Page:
New HIV Drug Being Used In South Africa

South Africa is using a new state-of-the-art antiretroviral drug to drastically reduce the number of people living with HIV in the country. The new three-in-one pill combines the drugs tenofovir disoproxil fumarate, lamivudine, and dolutegravir into one affordable, easily taken dose. Dolutegravir is currently the preferred first-line, and second-line, treatment recommended by the World Health Organization (WHO).

Robert Matiru of the global health development organization Unitaid said, “The introduction of this new regimen, known as TLD, is a major milestone and game-changer for South Africa, which has the highest burden of HIV of any country in the world.” There are 7.7 million South Africans currently living with HIV, accounting for 20 percent of the global prevalence of the disease. The country accounts for more than 10 percent of all HIV-related deaths and 15 percent of new infections globally, according to Unitaid.

Matiru said 5 million more people could receive treatment based on the savings created by transferring those on older antiretrovirals (ARVs) to the new, cheaper regimen. He said, “The government has the very ambitious plan of switching the 4.8 million South Africans who are currently on the older regimen of HIV treatment on to this new regimen by 2021, in addition to getting the remaining [roughly] 3 million people who are not currently on HIV treatment on to this regimen by then as well. It’s a massive undertaking to put in place, and is a really welcome move for the people of South Africa.”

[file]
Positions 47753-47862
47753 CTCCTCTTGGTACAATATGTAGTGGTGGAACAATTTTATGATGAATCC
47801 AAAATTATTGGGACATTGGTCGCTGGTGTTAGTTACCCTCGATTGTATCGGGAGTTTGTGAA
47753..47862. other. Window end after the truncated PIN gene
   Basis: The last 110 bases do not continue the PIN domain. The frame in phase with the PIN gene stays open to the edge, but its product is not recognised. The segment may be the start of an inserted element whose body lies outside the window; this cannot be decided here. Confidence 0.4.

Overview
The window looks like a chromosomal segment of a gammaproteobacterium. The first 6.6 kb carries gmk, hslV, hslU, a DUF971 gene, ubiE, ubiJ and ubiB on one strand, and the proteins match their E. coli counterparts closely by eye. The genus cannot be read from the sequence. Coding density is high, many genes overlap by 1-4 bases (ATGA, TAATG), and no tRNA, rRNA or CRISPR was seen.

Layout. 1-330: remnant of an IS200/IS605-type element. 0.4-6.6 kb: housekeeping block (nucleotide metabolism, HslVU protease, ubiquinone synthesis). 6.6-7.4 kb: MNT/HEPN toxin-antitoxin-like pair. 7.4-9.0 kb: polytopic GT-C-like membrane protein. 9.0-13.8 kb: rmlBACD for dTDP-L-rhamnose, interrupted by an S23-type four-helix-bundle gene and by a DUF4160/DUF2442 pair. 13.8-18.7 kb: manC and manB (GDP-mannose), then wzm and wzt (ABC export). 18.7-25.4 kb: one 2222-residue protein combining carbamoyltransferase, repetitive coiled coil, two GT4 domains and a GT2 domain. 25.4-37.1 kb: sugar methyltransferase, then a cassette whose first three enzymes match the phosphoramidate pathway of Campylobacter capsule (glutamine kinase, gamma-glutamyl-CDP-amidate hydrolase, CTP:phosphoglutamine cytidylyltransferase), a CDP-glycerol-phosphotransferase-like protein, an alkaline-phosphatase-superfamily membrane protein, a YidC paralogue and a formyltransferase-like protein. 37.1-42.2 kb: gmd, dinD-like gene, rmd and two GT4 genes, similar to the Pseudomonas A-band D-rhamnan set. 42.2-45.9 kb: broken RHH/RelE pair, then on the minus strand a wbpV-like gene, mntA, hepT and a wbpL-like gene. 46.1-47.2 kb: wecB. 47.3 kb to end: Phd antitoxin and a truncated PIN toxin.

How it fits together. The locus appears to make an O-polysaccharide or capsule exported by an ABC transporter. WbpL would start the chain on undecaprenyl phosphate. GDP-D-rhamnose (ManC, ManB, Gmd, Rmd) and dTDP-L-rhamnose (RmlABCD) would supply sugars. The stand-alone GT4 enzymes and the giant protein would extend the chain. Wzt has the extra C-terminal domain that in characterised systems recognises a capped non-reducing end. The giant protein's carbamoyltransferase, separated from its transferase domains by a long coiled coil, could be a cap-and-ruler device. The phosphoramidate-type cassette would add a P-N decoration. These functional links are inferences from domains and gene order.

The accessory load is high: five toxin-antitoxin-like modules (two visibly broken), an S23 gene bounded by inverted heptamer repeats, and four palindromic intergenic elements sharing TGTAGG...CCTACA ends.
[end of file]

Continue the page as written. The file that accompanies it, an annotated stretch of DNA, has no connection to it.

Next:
Global HIV infections among adults have dropped by 17 percent since 2010. A dozen countries have reduced new adult HIV infections by 26 percent or more since 2010. Those countries include South Africa (39 percent), the Democratic Republic of the Congo (37 percent), Uganda (36 percent), and Zimbabwe (28 percent).

However, there is still much more work to be done. Tabitha Ha, advocacy manager at StopAids, said in a statement, “Global prevention efforts need to be ramped up urgently in order to get us back on track and offer us the opportunity to turn the tide. We must collectively increase our financial investment in prevention tools, break down stigma and discrimination, as well as remove the legal and structural barriers that prevent people most likely to be affected with HIV from accessing healthcare.”